My Secret Training - Erick Rowsell
“In August 2015 I had a bit of a horror crash that stopped me riding the Tour of Britain. The broken arm I sustained required plating and screwing together, so one year on I took the opportunity to have everything removed"
“My operation went well, but for the first couple of weeks I had to be careful; I had 12 screws in the bone which means 12 holes that all need to heal and a big wound with 60-odd stitches"
“That means some enforced rest followed by some rehab but I always like to take at least four weeks totally off at the end of the season. It gives you a good break, time for the body to repair itself and time to do some other things (mostly jobs round the house you put off all season) or a little holiday"
“I got back on the bike in November but didn't do an awful lot to start with. British based teams start the season quite late so we can afford to hold things back more this time of year"
“In terms of my training I don't do any gym work at all, all the training I do is on the bike. I have done it in the past but I find it quite boring and feel I can get the benefits I need from doing strength work on the bike"
“The reason I got into cycling and got to where I am is because I enjoy being out riding my bike and I'd much rather do that even in the British winter than be stuck inside in a gym"
“What I will do though is go hiking, to explore some areas I won’t go - even on a mountain bike. I'll normally get out once a week up until Christmas. It gives you a good work out and it’s something different from just riding everyday. You use your muscles differently and it gives your body a different type of stress that's important to keeping you strong and healthy"
“A typical week in November for me would be three road rides, a mountain bike ride, a day hiking and two days off, increasing time on the bike in the new year. “It’s also very important this time of year I think to make time to go out a bit, see friends, see family and have a bit of fun, things you can’t always do when you’re racing or training hard"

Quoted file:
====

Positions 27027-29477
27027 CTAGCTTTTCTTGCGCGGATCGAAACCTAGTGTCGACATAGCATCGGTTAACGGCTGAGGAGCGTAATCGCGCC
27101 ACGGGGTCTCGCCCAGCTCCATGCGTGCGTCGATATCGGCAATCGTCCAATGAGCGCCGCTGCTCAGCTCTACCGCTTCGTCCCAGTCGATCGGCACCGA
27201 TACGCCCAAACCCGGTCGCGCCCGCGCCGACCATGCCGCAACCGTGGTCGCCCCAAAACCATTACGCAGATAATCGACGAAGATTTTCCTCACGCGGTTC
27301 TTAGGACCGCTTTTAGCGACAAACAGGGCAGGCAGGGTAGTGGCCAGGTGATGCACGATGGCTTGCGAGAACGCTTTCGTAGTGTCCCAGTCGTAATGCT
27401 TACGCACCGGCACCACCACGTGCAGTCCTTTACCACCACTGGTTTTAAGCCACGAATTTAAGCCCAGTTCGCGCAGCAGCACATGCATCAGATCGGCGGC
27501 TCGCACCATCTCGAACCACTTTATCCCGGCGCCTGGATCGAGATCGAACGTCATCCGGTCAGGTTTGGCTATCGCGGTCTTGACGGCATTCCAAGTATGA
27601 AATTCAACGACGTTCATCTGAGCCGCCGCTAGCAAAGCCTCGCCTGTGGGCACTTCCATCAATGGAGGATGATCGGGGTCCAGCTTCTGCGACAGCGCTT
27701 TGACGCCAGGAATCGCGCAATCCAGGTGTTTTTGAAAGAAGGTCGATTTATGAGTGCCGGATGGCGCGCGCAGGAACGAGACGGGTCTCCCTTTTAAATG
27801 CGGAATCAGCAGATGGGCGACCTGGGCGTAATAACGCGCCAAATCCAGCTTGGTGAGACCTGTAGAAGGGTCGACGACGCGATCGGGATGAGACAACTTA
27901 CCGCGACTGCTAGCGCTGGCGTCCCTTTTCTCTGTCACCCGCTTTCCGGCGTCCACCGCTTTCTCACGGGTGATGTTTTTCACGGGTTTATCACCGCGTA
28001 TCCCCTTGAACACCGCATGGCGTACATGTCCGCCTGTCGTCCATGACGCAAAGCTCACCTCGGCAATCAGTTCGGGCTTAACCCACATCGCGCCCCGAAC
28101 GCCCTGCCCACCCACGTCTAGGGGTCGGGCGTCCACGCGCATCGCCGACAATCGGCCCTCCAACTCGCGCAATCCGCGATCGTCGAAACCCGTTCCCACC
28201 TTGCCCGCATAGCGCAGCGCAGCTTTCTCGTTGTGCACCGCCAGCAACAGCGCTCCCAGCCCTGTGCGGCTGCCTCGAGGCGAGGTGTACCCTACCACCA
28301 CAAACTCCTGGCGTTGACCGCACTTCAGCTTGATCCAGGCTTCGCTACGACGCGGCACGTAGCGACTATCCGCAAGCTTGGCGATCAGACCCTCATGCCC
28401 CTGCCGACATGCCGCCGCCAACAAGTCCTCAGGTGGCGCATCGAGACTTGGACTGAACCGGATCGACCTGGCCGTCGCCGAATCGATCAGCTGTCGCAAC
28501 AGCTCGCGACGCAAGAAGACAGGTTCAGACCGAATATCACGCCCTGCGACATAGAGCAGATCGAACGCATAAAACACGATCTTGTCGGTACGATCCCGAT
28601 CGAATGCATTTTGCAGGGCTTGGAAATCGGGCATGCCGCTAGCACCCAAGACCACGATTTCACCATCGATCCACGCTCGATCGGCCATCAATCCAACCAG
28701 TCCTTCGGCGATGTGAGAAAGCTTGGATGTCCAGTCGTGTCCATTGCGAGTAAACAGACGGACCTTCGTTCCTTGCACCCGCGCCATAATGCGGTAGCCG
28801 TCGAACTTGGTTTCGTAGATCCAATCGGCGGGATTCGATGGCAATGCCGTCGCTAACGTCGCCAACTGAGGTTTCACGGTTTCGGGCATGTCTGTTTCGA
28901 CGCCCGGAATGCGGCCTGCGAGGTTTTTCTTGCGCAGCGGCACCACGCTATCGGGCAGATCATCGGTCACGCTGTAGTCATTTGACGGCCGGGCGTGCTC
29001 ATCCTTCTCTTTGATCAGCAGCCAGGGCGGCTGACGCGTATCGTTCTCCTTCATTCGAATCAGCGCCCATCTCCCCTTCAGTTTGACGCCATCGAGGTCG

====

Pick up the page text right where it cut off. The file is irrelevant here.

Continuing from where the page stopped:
” Tim Lawson’s take – Owner, Secret Training – Madison Genesis nutrition partner Erick’s approach to training is something a lot of amateur racers could learn from – his ability to look at the bigger picture is a huge advantage.
Recognising the first national series events aren’t until April and the Tour of Britain takes place five months later means that reaching January with little intense training recorded is no bad thing.
By taking time in October to ensure his body is fully repaired, Erick minimises the risk of recurring problems interrupting his training mid-season. What Erick is aiming for is a near-uninterrupted eight-month build from January to September.
And while there is a huge amount of temptation to make the most of November and December by training to the maximum, there are plenty of examples of riders who have tried to do this to their detriment. Importantly though Erick is not just ‘resting’, he has found ways that work for him to keep fresh, active and put different stresses on his body in order to keep him strong, healthy and prepared for the hard work ahead. Professional or amateur, we’re all human – so look at when your targets are for the season and build slowly and progressively.